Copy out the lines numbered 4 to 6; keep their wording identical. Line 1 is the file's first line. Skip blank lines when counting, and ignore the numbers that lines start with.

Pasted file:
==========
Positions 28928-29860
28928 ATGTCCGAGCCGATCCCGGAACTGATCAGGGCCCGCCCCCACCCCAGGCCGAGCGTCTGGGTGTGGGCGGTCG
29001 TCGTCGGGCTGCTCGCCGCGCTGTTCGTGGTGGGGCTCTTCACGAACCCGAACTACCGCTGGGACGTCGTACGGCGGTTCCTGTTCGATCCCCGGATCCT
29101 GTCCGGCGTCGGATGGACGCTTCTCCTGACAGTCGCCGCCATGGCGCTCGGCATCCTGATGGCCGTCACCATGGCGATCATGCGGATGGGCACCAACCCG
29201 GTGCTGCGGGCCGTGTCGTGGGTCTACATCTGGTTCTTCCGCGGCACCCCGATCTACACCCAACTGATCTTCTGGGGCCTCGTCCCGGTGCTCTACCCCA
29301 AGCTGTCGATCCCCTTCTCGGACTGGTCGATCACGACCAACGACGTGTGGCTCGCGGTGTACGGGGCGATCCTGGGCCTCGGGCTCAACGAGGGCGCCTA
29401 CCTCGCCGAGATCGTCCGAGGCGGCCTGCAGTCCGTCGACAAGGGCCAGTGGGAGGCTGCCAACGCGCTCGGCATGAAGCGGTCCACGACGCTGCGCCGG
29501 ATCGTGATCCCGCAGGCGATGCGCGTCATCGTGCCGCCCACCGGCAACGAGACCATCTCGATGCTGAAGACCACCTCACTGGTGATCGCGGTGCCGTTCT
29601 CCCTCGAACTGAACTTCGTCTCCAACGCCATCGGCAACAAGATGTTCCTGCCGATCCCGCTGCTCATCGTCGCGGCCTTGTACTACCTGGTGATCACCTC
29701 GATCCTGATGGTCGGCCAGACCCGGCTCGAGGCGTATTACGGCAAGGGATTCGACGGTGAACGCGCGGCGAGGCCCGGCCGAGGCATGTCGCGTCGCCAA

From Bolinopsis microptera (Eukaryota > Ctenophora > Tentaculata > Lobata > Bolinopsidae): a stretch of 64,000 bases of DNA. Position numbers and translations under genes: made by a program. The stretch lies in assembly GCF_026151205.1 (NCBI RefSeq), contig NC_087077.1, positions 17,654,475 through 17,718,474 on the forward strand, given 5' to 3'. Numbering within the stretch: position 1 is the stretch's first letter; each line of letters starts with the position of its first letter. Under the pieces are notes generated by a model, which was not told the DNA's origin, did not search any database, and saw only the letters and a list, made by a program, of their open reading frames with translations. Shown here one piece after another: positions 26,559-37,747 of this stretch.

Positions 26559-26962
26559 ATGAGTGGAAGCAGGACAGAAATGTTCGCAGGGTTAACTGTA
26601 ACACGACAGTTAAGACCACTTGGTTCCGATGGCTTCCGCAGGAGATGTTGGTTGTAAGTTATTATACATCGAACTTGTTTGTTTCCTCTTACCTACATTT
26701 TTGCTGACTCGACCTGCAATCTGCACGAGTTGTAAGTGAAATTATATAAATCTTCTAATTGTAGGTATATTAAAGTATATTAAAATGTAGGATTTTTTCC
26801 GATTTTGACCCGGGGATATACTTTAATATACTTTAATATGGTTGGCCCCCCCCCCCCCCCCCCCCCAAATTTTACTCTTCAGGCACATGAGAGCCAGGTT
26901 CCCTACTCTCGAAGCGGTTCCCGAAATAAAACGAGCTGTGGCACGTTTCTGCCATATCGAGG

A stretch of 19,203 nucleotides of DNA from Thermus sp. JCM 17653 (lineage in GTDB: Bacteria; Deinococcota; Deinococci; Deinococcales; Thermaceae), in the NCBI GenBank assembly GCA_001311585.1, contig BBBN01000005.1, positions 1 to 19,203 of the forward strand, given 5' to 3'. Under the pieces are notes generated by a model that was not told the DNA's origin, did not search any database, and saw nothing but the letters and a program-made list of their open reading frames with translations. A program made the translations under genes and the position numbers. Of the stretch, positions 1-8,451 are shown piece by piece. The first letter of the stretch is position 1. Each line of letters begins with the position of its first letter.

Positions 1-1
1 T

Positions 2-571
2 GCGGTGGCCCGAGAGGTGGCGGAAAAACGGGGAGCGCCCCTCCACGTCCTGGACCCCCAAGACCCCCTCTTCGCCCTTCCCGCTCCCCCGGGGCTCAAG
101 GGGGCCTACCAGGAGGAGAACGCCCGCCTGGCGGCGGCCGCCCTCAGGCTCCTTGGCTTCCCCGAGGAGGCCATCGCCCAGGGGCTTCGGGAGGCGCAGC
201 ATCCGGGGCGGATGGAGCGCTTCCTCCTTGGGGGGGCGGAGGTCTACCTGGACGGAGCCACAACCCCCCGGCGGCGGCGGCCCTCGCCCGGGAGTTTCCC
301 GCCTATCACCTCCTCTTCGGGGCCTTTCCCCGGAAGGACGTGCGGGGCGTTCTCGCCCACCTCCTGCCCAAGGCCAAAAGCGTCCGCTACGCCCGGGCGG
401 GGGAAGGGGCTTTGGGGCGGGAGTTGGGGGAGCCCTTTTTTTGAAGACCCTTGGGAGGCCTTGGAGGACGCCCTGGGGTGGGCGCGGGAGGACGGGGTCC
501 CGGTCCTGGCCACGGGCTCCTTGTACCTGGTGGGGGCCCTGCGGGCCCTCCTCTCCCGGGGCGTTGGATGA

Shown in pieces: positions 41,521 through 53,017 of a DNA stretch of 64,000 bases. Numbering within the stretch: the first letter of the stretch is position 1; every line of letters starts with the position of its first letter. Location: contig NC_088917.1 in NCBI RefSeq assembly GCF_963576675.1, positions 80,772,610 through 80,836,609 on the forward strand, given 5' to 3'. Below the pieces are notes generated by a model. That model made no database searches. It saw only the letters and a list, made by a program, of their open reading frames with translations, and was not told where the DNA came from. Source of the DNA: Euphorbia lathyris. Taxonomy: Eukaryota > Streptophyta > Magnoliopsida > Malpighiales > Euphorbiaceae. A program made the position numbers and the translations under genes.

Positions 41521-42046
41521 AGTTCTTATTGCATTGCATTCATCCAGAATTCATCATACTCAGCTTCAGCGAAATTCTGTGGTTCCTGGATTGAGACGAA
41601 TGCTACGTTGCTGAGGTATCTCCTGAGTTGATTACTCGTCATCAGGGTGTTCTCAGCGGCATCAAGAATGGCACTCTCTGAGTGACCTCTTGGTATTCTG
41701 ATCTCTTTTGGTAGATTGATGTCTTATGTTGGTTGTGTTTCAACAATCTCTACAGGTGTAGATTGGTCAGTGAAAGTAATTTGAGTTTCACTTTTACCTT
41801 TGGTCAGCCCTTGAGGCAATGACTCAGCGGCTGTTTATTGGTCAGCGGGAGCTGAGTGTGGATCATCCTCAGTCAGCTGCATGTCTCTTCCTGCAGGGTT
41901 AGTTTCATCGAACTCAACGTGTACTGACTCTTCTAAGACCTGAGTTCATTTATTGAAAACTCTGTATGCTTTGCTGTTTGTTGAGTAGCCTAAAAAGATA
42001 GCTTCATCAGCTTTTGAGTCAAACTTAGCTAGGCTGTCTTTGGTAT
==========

29101 GTCCGGCGTCGGATGGACGCTTCTCCTGACAGTCGCCGCCATGGCGCTCGGCATCCTGATGGCCGTCACCATGGCGATCATGCGGATGGGCACCAACCCG
29201 GTGCTGCGGGCCGTGTCGTGGGTCTACATCTGGTTCTTCCGCGGCACCCCGATCTACACCCAACTGATCTTCTGGGGCCTCGTCCCGGTGCTCTACCCCA
29301 AGCTGTCGATCCCCTTCTCGGACTGGTCGATCACGACCAACGACGTGTGGCTCGCGGTGTACGGGGCGATCCTGGGCCTCGGGCTCAACGAGGGCGCCTA